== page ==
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DAAD » Higher Education in Germany

Humboldt UniversitŠt zu BerlinThe history of many higher education institutions extends back over many centuries. The oldest university in Germany today was founded in Heidelberg in 1386. Until World War II, German universities played a leading role in science and humanities. Following the destruction caused by the National Socialist rule and the Second World War, an education and research landscape has evolved in Germany which, particularly since German unification, is as extensive today as it has never been the case before.

Study opportunities in Germany are vast!
Today about 350 universities and university-status institutions, such as the technical universities, universities of applied science (Fachhochschulen), and colleges of art, music and film are located throughout Germany. More than 9400 degree programs, almost 1600 special graduate programs, and around 2700 doctoral study opportunities are offered in Germany. Of special interest for international students are the more than 1000 international degree programs taught partly or entirely in English and structured along the lines of the British-American university system.

Higher Education in Germany is international!
All higher education institutions are open to students of all nations. Tuition fees at the state-maintained institutions are the same for everyone. Depending on the Land the university belongs to there are no tuition fees or € 500 respectively. About 140, 000 students at German higher education institutions of a total of almost 2 million come from countries all over the world.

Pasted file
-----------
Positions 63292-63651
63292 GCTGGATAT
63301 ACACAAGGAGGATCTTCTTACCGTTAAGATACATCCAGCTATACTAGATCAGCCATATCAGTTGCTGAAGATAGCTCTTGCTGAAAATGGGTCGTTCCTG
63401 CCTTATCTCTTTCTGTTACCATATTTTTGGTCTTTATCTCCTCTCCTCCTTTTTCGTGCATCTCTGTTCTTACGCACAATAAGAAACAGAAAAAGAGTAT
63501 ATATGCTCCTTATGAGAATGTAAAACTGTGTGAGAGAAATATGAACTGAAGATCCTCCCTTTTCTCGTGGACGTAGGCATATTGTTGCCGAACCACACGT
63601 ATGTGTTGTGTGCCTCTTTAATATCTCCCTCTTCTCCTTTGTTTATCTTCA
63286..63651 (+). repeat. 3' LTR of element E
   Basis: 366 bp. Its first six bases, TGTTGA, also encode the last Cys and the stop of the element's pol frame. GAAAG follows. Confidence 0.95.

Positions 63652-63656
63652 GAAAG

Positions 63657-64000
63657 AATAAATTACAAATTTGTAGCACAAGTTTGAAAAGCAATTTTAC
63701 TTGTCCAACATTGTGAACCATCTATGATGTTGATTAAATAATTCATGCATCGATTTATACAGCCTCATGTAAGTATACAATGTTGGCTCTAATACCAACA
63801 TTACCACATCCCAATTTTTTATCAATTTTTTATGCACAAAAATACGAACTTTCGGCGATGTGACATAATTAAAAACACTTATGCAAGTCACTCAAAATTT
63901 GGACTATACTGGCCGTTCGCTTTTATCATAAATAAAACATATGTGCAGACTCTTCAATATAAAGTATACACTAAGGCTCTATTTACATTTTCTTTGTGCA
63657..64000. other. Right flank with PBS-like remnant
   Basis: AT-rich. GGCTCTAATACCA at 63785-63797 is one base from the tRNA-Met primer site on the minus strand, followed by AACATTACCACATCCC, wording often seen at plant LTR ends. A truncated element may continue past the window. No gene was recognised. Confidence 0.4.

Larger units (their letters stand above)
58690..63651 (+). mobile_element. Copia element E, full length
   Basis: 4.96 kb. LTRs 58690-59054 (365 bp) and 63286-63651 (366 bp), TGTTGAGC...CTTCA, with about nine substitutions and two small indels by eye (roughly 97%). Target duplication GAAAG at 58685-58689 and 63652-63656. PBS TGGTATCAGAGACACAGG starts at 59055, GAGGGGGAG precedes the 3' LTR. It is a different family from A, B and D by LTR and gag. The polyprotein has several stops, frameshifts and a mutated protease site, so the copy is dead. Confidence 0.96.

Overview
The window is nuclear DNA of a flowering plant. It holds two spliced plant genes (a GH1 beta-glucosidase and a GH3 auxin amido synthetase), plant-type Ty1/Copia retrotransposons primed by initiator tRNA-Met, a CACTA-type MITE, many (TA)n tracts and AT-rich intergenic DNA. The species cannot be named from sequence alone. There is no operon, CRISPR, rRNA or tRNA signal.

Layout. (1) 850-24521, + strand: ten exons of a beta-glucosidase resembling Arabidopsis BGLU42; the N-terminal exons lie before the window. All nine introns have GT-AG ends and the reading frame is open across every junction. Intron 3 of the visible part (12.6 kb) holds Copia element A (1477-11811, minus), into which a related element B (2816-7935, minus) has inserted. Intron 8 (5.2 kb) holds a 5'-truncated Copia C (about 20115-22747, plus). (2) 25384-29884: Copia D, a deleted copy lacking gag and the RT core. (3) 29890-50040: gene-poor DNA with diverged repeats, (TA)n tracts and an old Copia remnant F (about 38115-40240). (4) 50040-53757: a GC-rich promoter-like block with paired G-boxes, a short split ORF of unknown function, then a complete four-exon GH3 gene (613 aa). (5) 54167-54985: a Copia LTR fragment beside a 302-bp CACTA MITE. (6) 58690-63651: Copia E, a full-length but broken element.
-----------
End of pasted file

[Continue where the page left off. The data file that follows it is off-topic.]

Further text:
Come to Germany to study and you will get to know and appreciate a very special kind of higher education system. Rely on proven, tried and tested structures, built up on a long tradition and equipped with the momentum to lead into the future.

Pastel sweaters? When was the last time

by katcha

You went?
I've been all over as well, and didn't notice any of these things. The people had a much higher general level of education and better vocabulary than most Americans I meet (what was that study recently that showed a huge percent of Americans couldn't even point out part of Asia on a map?).
A lot of mullets in Spain...
As for meals, some of the most satisfying I've ever had were in Germany, Italy, Sweden, France...grilled tomatoes & ham, cereal, toast & jam, tea, juice is just the start of a "traditional" English breakfast :)

And finally

by Hunter

I would have to say that this is a positive quality, but you can look at a number of Southeast Asian countries and see that Chinese immigrants who total less then 10% of the population actually own massive amounts of the local economy. Of course you can also see that WASP-English types owned large chunks of the world at one time, still do in various African countries. I think one of the promises of the PR departments of Capitalism and Communism is that 'we all have a chance for a good life' etc. To me, the countries with the big middle classes, like the US at its best, Germany, Japan, Canada, etc offer a great deal to aspire to

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